Does infertility affect men? It’s hard to say easily as men traditionally don’t talk about it and their silence can be interpreted as indifference. Their focus on other things can be interpreted as not wanting children. But they do. It’s a social cliché that women have a biological clock that starts ticking when they’re ready to have a baby. They reach their late 20s or 30s and gravitate towards every baby within reach. Do men do the same? No, they don’t gather in groups admiring tiny cardigans or discussing the benefits of nursing pads. Men usually don’t talk to their friends about the dream to hold their own child. But men can have a biological clock, however faint the ticking. Ask any first-time father as he is holding his newborn son 30 seconds after he is delivered if he misses his ‘freedom’. The answer will always be no.
So why do men want to be fathers? It was a question I asked as I was researching my book Swimming Upstream: the struggle to conceive and I didn’t find many answers. So I asked a lot of men and I found that even though there may be reasons that are personal to a man as an individual, but there are some common threads that men express as the reasons why they want children.
* Pride. It seems every father’s dream is for their son (usually) to win the big game or become number one player in the world of their chosen sport. Why? In a way it’s praise for something he has created. You never hear a father say ‘I want him to grow up and be the fourth best accountant in the city’ do you? Fathers always dream that their children will become the next Tiger Woods.
* Immortality. Our never-ending pursuit is one of immortality and you could probably argue that we want it more than at any previous time in history. As a society, we inject ourselves with plastic, sleep in energy-harnessing pyramids and lift our cheekbones, hips, thighs, stomachs and hopes in the drive to chase the elusive dream to live forever. But it’s fleeting: you can’t live forever. But with children however, you can. Part of you will live forever, or at least until the next generation.
* The competitive nature. Men are competitive; it’s innate. They can’t help but sneak a peek over the neighbour’s fence to see his new car and then buy one for himself that’s a little better than it. And our society is competitive and you have to keep up. It can be hard for a man struggling to have a family to listen to his friends talk about their children. One friend says his kid is gifted because he talked at seven months of age. The guy next to him says ‘that’s nothing, my kid walked at six months of age’. It can get to be one-upmanship at it’s finest. Then it hits the man that he doesn’t have any kid stories to tell yet.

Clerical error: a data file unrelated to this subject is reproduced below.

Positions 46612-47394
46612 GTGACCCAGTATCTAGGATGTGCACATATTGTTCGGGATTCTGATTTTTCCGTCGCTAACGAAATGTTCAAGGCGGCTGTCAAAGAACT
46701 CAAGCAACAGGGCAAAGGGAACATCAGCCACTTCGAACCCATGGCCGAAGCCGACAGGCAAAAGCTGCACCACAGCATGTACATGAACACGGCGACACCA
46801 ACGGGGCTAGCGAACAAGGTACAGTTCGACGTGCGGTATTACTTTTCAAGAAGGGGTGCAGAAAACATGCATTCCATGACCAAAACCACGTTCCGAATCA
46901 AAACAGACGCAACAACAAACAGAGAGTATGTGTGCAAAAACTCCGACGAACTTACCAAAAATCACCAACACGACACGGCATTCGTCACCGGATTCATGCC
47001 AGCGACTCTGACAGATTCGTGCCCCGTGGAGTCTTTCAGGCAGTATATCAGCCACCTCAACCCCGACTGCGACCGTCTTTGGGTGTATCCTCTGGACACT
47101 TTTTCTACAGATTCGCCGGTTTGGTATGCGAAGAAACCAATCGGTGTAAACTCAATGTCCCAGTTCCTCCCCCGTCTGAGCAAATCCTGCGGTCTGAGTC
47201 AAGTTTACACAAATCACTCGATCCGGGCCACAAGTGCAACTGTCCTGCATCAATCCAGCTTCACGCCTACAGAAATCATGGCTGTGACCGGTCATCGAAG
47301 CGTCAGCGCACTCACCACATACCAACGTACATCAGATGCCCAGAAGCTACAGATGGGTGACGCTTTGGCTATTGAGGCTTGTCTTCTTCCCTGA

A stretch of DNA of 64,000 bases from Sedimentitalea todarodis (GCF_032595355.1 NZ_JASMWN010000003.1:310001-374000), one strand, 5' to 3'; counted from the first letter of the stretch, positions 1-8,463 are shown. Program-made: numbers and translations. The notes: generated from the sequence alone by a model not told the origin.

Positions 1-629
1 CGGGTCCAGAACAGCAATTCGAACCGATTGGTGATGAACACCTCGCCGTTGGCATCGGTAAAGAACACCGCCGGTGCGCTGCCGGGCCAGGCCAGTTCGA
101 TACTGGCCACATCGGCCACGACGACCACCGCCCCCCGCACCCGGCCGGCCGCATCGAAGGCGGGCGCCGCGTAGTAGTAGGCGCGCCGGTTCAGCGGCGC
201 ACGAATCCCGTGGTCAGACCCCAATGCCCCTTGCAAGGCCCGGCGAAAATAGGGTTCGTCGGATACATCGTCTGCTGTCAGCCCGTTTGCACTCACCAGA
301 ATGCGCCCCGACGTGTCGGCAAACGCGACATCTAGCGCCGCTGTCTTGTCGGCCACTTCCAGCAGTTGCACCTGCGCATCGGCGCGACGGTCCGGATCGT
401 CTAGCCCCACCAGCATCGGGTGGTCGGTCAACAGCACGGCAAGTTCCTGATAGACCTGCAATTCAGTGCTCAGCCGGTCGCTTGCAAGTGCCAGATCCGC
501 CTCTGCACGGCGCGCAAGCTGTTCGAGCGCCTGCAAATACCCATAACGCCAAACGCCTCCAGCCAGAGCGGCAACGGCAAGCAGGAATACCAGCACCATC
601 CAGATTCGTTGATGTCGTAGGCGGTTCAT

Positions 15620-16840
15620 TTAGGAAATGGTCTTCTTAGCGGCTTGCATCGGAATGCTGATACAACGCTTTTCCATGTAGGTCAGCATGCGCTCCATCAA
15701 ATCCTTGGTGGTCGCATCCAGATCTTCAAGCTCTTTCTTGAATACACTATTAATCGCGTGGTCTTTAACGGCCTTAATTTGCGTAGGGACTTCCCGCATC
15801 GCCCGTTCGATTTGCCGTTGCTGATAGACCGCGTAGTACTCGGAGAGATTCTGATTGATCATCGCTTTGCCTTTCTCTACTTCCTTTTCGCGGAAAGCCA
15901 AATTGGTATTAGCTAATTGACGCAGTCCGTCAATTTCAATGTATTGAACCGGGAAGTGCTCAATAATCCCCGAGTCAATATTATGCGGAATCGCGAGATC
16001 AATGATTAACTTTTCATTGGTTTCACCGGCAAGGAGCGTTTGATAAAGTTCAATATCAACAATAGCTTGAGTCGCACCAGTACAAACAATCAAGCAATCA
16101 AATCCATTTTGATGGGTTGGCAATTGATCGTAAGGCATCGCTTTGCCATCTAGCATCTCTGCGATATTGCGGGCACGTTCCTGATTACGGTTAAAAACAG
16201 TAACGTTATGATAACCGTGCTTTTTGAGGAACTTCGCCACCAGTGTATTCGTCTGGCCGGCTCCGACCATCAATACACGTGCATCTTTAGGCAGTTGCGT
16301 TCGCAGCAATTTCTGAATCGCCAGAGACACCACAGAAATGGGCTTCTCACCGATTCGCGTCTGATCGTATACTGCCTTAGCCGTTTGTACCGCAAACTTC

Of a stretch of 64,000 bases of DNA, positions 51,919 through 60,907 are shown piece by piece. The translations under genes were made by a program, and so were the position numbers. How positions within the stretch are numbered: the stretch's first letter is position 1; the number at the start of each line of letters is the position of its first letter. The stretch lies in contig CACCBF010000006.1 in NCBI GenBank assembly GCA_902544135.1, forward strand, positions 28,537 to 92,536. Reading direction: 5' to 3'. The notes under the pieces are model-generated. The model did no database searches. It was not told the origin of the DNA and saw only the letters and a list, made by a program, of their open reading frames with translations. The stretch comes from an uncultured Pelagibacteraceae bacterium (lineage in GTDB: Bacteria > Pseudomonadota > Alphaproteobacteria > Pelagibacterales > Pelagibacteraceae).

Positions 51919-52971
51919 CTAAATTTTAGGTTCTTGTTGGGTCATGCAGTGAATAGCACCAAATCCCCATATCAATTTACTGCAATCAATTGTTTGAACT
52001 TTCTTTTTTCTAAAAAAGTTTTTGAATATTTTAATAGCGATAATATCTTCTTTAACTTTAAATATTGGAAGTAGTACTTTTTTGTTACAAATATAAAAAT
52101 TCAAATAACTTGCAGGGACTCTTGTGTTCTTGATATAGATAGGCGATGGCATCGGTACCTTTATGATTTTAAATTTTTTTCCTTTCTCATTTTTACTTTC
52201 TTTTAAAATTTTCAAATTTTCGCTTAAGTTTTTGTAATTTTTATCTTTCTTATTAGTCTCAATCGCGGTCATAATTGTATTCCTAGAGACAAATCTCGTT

* A need to be valued. The one thing about having kids is that they, more than anyone else in the world, would be interested in you – as a person and the ‘things’ that represent your lifetime. They are interested in you and these ‘things’ give them an insight into the person you are and, in turn, the person they are. A thought that can sadden a lot of people who are facing the prospect of being childless is more than ‘who’ll inherit my things?’ It’s a thought that says ‘when I’m gone, my values and the things I hold dear – even the memory of me as a person – will just fade away’.
* The golden years. There can also be a concern about the long-term future if you’re facing the possibility of not having children being in jeopardy. ‘Who’ll look after me when I’m 90?’ Without children to assume the responsibility of looking after you in your latter years, it can be easy to wonder who will care about you. So some people can feel a great loneliness some 40 or 50 years in advance. They can picture themselves sitting in a chair in a nursing home, visited by no-one, gradually slipping away without anyone at all noticing. Or caring. When men are facing the prospect of fertility problems, these issues can raise their heads. Society really doesn’t have a label for it and sometimes this can go unrecognised. But they’re still there. They may not be physical – things like pride or a need to be valued – but they’re real.